What does valuation mean to you? For some investors, the word valuation conjures up images of spreadsheets packed with data and variables about what might happen in the future. For others, the word is a stand-in for certain rules of thumb or methods for figuring out whether a stock is worth its current quoted price.

For example, many investment professionals exhibit the strange Wall Street talent of being able to reel off coming-year earnings per share estimates for dozens of companies like a third-grade student reciting multiplication tables from memory. Toss in a "multiple" on those estimates, and the pro suddenly has a year-end price target for the stock in question. While fairly simplistic and sometimes outright silly, such a process gets passed off as serious "valuation work" in sell-side research reports all of the time.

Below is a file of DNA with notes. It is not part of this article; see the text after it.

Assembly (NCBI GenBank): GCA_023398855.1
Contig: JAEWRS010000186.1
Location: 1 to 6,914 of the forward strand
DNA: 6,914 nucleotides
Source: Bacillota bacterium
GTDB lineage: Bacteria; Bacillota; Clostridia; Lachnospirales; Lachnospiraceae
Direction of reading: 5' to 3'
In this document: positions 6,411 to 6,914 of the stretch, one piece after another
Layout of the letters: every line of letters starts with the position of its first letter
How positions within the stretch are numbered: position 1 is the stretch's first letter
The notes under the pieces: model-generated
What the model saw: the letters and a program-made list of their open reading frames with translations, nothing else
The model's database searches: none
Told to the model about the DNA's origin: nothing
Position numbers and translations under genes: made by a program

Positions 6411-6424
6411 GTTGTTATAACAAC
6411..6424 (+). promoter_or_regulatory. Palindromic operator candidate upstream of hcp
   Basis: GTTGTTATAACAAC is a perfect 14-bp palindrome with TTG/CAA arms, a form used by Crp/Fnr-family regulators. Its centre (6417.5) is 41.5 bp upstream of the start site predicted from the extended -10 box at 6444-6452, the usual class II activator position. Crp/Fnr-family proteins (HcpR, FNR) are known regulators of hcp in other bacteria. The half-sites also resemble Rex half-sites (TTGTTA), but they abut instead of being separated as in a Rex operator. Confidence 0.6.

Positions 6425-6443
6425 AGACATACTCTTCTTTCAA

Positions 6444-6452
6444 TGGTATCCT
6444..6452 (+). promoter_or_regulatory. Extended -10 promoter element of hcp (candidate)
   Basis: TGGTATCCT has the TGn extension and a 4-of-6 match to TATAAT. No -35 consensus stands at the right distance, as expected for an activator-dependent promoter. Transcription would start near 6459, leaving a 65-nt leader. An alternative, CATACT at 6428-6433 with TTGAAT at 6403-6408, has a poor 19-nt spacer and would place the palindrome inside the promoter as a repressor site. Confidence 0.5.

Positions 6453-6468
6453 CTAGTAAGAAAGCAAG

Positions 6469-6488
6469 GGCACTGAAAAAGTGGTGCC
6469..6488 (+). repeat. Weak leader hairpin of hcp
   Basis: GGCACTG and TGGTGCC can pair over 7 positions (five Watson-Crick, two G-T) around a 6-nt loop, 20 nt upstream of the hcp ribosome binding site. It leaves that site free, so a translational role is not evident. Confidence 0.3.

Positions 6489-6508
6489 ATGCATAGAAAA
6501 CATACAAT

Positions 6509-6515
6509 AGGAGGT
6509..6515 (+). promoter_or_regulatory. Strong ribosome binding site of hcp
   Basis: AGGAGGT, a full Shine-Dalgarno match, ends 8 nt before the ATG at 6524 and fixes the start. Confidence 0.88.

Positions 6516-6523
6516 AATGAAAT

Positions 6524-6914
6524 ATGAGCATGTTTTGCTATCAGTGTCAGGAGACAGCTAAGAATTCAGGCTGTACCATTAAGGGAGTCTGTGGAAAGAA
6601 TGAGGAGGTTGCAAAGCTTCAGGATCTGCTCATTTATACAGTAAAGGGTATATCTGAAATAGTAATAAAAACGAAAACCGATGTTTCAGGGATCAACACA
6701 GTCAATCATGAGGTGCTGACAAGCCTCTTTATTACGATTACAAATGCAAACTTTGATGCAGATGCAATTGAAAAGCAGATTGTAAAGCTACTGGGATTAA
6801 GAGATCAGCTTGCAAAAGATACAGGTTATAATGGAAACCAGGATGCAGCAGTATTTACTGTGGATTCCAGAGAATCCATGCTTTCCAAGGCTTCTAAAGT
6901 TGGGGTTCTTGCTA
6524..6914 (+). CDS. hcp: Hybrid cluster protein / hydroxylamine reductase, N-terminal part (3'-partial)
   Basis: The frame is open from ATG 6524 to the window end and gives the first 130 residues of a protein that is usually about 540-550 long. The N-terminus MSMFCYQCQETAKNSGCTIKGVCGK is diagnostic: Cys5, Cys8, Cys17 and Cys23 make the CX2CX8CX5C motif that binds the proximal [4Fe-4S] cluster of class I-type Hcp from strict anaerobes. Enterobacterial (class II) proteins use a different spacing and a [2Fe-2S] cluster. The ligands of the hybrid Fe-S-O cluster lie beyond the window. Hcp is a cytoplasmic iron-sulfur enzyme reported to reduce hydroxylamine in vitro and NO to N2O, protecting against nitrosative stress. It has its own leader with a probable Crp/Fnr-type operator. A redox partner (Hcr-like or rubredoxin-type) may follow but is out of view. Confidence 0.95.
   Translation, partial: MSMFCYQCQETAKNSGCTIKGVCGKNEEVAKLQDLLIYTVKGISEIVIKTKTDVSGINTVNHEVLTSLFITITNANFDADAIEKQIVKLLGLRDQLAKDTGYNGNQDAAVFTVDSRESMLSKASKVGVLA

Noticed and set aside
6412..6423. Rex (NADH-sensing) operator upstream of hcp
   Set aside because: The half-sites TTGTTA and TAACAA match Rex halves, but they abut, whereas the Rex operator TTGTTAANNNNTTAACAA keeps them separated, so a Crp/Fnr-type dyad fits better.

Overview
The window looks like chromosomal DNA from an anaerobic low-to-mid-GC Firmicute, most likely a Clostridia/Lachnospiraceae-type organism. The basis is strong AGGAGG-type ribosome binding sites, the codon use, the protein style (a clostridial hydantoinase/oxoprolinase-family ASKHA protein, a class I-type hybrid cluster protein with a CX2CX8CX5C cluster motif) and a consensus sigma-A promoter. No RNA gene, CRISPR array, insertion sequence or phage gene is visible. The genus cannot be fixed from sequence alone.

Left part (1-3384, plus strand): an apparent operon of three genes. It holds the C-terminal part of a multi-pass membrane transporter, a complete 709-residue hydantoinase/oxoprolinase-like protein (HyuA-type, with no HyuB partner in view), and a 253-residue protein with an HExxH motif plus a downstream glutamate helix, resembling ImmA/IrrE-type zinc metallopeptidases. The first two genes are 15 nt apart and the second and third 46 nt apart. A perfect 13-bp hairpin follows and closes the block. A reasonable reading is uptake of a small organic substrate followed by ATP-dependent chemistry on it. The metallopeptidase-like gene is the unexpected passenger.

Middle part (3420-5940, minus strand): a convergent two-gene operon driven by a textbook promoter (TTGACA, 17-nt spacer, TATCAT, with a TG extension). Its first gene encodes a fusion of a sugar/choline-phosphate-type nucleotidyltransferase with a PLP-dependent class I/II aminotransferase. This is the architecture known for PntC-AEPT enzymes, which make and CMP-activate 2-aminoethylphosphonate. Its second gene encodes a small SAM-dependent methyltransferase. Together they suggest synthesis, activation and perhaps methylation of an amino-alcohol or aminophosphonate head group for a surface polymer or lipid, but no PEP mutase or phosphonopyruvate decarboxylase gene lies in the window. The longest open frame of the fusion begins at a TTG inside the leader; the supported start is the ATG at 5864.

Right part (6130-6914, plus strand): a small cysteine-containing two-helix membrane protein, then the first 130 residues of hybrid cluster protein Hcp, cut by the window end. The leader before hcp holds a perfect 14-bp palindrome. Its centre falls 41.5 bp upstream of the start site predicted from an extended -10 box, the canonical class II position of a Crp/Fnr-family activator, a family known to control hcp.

An even more popular extension of this latter valuation method involves comparing a company's multiple to its earnings growth rate, an analytical shortcut known as price-to-earnings-growth or PEG. We briefly introduced the concept of PEG in last week's column on valuation tools for stocks with relative share price weakness.

Much of PEG's allure centers on its simplicity. All an investor needs is a company's price-to-earnings (P/E) ratio and an earnings growth rate, which can be the growth rate over the past fiscal year or (more commonly) the growth rate projected by analysts over the next few years. With both of these figures in hand, the individual investor can then go around and start PEG-ging every publicly traded business out there.